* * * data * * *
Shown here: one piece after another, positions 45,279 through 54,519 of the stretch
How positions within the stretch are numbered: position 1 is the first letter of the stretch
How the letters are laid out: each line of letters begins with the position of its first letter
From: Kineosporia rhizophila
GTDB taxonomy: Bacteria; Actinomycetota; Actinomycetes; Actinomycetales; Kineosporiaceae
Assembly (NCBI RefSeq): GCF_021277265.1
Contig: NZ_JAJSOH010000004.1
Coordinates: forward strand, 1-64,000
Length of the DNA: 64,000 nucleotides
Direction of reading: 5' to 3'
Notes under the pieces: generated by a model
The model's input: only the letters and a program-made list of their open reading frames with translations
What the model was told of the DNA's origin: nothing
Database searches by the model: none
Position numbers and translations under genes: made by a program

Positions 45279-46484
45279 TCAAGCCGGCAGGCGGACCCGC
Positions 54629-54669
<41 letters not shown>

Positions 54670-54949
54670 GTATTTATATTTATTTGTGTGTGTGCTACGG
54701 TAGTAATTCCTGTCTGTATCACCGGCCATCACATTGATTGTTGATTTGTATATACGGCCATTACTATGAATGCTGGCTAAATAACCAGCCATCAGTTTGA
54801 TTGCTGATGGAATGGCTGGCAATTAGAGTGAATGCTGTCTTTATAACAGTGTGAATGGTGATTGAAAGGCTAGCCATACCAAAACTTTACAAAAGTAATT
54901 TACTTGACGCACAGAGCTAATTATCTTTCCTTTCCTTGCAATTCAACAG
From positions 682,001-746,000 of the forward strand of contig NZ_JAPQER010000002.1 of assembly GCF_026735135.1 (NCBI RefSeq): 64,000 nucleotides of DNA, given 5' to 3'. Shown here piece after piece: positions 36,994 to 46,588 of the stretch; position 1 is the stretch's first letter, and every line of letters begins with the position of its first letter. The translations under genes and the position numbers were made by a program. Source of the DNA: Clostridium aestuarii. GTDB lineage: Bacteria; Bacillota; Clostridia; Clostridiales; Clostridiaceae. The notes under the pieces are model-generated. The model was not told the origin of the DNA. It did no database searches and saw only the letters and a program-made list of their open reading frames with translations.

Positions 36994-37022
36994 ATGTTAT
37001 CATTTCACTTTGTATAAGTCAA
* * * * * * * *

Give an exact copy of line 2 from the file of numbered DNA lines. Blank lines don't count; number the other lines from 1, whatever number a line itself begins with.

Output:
How positions within the stretch are numbered: position 1 is the first letter of the stretch